Glastonbury Festival, 2011. It is 4am and in a muddy tent the dancefloor is heaving as revellers in Wellington boots slide around to an eclectic mix of power ballads and dance music. Everyone is smiling, but no-one is making a sound. This is my first taste of a silent disco.
Fast forward eight years and my second bite of the cherry (technically the fourth as every night at Glastonbury ended at the silent disco tent) is in the slightly less hedonistic surrounds of Fitness First.
The global gym brand recently opened Fitness First The Palm in Nakheel Mall. It is the brand’s most experimental offering yet, with five boutique studios under one roof.
“We’ve not been afraid to shift the brand and reinvent ourselves,” George Flooks, chief executive of Fitness First Middle East, tells livehealthy.ae. “What we have come up with is Disneyland for people who love fitness.”
In an increasingly saturated market, the company is determined to innovate and one of the concepts found at Nakheel Mall, KUBE, is certainly novel.
Described as a ‘HIIT Studio without walls,’ KUBE takes place on the gym floor in a square space illuminated by bright white light. The 45-minute session includes rotating through four stations in a HIIT-style workout.
Crucially, the music and instruction for the session are transmitted through headphones. It may be a lot less muddy and a lot more sweaty than my last outing, but there is an unmistakable silent disco vibe to the class. In your own zone, focusing on your own music, it is a happy place to be. On this occasion the coach is in control of the playlist but with some belters from Michael Jackson and Swedish House Mafia, he is hitting the right notes with his audience.
“Once you put those headphones on you totally disconnect from the environment around you,” Flooks explains. “That bustling gym, the personal trainers, the music – it all disappears and takes you into your own world and yes, is very much like a silent disco in that way.
Concentrating on the music during a KUBE workout helps youfocus on listening to the instructor, he explains.
“For us it is about creating fitness experiences,” says Flooks. “If we can create a great experience for you, I know you’ll wake up the next morning thinking ‘I’d love to go back to that class.’ We’ve given you a fantastic memory and that is why you want to return.”
Beyond the novelty of the wireless audio system, Fitness First have certainly spared no expense with KUBE.
VersaClimber cardio machines – still a rarity in Dubai – help people literally clamber toward their fitness goals, while the Octane AirdyneX fitness exercise bike is equally top-of-the-range. But the piece de resistance comes at the end of the class, in the form of the Theragun handheld massager.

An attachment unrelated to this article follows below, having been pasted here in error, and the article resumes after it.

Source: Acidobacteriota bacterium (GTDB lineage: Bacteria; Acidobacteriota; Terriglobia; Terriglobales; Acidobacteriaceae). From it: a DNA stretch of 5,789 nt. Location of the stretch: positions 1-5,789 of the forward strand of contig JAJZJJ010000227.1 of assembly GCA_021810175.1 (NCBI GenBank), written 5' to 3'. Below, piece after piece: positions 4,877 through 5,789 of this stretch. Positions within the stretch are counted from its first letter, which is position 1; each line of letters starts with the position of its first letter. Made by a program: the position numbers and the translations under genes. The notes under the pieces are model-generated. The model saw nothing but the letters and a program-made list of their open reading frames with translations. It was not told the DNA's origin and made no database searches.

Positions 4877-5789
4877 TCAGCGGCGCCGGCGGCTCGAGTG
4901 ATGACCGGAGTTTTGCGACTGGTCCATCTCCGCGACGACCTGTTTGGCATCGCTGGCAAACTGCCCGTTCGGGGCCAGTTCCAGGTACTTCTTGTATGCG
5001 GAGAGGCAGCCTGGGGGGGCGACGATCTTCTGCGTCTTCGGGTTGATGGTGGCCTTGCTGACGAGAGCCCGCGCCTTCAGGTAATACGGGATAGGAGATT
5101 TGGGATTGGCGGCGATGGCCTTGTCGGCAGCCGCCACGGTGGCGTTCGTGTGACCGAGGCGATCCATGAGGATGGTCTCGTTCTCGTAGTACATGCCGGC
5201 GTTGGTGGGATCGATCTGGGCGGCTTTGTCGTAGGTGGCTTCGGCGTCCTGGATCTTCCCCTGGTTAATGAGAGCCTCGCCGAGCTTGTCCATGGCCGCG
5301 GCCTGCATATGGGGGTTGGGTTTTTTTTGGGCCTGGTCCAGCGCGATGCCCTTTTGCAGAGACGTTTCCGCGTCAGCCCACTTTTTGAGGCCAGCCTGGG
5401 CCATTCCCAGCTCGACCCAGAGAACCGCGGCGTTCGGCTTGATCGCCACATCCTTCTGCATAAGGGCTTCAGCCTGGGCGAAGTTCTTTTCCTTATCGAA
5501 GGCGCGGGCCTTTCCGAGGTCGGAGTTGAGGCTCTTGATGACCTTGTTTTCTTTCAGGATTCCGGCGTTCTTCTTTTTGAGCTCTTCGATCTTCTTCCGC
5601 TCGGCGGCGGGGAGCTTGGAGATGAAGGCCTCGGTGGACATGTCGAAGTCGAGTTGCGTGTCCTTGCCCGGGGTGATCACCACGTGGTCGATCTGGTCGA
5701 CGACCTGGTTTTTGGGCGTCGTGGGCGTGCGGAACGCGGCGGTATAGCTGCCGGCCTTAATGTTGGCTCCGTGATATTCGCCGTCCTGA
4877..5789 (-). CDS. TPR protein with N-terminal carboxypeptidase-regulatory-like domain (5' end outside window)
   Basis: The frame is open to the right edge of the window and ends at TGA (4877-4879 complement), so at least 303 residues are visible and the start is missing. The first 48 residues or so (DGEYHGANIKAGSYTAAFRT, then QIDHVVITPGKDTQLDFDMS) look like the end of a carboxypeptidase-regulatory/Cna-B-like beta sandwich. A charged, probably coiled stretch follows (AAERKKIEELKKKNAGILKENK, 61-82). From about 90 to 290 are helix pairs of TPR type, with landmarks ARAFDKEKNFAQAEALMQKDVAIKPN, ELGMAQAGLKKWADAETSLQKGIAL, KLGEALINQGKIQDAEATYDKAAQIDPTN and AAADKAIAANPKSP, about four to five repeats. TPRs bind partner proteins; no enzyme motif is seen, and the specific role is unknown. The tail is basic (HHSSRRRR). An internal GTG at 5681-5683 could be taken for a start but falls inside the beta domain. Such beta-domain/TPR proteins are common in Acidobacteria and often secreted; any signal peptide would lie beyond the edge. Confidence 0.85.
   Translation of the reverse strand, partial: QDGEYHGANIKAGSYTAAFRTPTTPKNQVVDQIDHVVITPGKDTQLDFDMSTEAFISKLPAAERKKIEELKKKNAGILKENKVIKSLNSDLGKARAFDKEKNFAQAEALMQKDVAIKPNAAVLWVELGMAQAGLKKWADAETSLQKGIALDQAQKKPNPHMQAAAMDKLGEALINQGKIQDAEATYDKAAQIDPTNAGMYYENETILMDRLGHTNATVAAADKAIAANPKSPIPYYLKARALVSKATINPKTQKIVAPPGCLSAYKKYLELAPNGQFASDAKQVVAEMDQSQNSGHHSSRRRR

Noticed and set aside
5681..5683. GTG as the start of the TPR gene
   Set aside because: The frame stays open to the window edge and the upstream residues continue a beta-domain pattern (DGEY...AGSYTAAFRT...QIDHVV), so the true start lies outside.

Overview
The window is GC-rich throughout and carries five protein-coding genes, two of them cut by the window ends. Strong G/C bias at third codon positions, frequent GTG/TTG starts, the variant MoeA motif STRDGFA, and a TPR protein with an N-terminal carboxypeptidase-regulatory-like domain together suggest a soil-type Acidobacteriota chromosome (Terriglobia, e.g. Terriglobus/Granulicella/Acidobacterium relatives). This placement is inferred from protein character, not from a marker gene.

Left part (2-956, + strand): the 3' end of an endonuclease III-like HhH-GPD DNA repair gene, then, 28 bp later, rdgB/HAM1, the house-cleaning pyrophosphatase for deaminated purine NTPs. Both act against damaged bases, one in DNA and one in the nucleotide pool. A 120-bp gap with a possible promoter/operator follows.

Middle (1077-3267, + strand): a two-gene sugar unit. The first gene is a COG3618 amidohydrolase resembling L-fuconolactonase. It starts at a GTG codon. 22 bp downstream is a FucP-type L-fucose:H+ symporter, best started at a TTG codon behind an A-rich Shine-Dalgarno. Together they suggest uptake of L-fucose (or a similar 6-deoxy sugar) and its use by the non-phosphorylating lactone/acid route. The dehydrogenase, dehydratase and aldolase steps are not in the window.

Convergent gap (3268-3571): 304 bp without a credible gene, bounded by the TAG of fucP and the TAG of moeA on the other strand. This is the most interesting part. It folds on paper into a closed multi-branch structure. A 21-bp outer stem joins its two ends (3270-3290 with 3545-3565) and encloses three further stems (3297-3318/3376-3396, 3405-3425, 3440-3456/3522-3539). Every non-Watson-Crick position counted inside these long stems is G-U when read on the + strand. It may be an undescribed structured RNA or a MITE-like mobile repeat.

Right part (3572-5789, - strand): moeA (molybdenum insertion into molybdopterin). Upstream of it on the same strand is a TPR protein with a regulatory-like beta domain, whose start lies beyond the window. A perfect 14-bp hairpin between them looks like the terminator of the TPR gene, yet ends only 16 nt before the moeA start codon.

Used for active recovery, the Theragun is fitness flagellation for the 21st century, as participants are urged to aim the piece of equipment at tight muscles. It uses ‘repetitive strokes’ (more like ‘strikes’ for those with a low pain threshold) that reach 16mm deep into muscles, 40 times per second. The idea is to stimulate circulation, generate heat and release tension; admittedly, firing the gun at the quad for a minute does feel particularly satisfying.
“For most people, recovery after HIIT means lying on the floor with a foam roller for 15-20 minutes to loosen up but we wanted to incorporate it into the workout,” Flooks says. “Having the VersaClimber also makes us stand out as HIIT classes in the UAE are almost exclusively based around treadmills; we wanted to change that.”
KUBE is one of several new concepts at the 1,652 square-metre Fitness First The Palm.
There is also space for boxing classes, described as ‘Rocky meets Tron in a multi-sensory experience’, plus studios for spinning, hot yoga and GX, with a choice of 100 different Les Mills sessions including Pil-oxing and Zumba. There is also a private ladies-only gym.
The aim has been to combine the traditional, mainstream gym experience with the sort of boutique group exercise offerings that are popular in the market at present.
“People have said ‘why do you want five studios?’ says Looks. “The answer is that it’s where the market is. Boutique and single sites are popular; we’ve seen that and put it all together.
“It was about trying to create a business model that incorporates everything but is still just one price, which in reality means it is probably costs half as much as doing those boutique classes individually. We’re really happy with what we’re now able to offer here.”
Mark is a Dubai-based writer who has couch-surfed through Ukraine, broken bread with football fans in Basra, and appeared on a boxing reality TV show in the UAE – all in pursuit of a good story. Or at least an average anecdote.